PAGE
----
Le Monde reported that Papa Massata Diack’s marketing company received $1.5 million from a Brazilian businessman days before Rio’s victory in a four-city contest. Fredericks, a senior IAAF official, has said he had a marketing contract with Papa Massata Diack’s agency, Pamodzi Sports Consulting, from 2007-11.

“I reiterate that I was never involved with any vote manipulation or for that matter any other inappropriate or illegal practice,” said Fredericks, who joined the IOC in 2004 as an athlete representative and was a member of the IOC executive board at the time of the Rio vote.

“The articles do not only target me, they target the integrity of the International Olympic Committee bidding and elections process for host cities altogether,” he said. “This is why I have been and am still actively cooperating with the IOC Ethics Commission in order for them to conduct a proper and independent investigation.”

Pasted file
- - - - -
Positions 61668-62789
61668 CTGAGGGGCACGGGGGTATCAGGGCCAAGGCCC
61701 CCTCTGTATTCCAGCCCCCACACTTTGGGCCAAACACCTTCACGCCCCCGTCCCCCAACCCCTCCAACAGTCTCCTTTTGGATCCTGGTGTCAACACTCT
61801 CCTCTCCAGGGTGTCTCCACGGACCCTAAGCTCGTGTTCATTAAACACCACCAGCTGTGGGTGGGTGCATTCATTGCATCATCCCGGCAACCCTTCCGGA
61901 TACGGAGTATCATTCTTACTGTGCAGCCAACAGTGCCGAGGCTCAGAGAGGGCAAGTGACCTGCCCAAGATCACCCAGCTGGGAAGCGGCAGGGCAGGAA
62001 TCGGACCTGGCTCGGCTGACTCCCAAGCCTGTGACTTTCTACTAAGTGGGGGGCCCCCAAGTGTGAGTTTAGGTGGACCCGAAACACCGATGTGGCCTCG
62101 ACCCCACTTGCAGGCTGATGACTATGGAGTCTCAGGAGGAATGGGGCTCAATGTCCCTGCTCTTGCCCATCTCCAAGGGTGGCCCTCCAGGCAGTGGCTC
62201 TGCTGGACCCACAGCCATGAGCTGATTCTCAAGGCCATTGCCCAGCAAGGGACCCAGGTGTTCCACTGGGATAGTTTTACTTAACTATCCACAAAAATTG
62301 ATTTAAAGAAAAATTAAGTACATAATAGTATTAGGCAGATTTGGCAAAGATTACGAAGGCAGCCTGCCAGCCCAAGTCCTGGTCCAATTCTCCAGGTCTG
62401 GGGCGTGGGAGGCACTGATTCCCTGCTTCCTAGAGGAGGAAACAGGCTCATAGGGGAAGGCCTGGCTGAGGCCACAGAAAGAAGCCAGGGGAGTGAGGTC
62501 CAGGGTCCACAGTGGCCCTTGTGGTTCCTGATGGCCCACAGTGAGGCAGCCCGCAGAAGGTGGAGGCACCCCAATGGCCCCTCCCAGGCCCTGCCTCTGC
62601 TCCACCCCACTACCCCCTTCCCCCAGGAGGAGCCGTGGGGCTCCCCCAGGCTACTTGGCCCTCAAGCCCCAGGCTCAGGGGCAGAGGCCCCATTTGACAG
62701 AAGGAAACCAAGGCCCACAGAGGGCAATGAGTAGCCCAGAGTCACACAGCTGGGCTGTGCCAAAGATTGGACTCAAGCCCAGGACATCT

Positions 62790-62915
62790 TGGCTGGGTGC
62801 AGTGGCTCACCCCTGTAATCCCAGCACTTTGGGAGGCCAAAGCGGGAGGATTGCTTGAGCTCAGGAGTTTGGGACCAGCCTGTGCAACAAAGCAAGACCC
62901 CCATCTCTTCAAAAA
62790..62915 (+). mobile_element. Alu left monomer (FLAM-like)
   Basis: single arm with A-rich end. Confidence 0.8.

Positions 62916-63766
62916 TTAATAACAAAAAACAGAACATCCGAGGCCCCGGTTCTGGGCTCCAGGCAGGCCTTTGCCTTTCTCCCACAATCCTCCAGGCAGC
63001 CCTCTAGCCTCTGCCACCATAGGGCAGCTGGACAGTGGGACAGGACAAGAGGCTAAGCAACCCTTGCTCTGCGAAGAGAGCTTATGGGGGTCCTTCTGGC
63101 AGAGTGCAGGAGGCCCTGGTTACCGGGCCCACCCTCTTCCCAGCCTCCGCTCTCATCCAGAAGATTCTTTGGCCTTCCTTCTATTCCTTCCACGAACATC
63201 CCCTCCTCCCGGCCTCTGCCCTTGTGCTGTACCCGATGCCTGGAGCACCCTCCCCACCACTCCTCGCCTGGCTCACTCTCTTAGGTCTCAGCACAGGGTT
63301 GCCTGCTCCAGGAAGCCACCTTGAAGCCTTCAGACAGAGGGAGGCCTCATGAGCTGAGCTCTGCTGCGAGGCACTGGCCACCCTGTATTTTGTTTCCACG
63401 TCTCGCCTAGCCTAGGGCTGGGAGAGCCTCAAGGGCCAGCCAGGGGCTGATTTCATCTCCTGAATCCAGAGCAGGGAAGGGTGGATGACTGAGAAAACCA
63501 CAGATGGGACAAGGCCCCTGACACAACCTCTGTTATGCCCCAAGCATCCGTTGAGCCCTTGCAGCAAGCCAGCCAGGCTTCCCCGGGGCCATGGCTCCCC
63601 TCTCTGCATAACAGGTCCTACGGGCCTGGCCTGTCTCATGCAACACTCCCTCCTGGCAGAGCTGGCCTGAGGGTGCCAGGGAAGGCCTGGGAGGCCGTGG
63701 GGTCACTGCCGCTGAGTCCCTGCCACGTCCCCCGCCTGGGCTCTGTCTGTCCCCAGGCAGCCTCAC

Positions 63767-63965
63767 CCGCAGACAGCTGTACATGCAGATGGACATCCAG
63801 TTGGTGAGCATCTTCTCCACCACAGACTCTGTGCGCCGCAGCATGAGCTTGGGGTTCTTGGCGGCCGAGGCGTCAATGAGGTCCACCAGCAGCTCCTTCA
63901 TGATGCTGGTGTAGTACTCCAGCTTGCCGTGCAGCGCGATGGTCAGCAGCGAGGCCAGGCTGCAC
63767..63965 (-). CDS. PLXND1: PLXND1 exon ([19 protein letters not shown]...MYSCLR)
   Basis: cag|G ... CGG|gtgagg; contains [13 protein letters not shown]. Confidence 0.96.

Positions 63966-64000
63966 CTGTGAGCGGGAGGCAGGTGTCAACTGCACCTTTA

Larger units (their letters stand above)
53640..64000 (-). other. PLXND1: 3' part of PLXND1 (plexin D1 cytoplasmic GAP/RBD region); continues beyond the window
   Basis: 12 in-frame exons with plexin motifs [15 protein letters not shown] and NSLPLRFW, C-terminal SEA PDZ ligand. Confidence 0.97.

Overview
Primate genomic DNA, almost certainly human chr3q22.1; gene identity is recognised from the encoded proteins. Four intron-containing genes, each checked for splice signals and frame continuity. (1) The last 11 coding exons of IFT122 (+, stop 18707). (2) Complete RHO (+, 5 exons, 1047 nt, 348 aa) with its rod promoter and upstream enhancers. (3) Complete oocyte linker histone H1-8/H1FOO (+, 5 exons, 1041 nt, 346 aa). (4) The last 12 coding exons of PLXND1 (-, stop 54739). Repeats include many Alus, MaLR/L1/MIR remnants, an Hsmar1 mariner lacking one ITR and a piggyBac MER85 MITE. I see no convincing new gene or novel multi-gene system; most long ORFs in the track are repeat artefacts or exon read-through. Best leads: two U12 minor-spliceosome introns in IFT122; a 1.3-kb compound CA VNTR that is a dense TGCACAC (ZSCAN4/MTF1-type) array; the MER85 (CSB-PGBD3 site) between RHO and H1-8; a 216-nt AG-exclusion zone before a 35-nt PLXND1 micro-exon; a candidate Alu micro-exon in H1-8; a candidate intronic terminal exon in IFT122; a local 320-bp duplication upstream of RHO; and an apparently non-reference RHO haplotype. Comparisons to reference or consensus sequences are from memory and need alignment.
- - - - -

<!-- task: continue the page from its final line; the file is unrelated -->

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Erin Hamlin to run New York City Marathon

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Erin Hamlin, the first U.S. Olympic singles luge medalist and Team USA flag bearer at the PyeongChang Olympic Opening Ceremony, will run the New York City Marathon on Nov. 4.

Hamlin, a 2014 Olympic bronze medalist who retired after her fourth Olympics in PyeongChang at age 31, is running to fundraise for the Women’s Sports Foundation. So is Marlen Esparza, who in 2012 became the first U.S. Olympic women’s boxing medalist (flyweight bronze).

Hamlin has no marathon experience, according to the Women’s Sports Foundation.

“Being challenged in sport is something I am very familiar with,” Hamlin said in a mass email Wednesday, according to TeamUSA.org. “Long distance running is something I most certainly am not!! It will be difficult, mentally and physically daunting, but a way to test my abilities in a sport so far out of my comfort zone.”

Many Olympians in non-running sports have raced the New York City Marathon.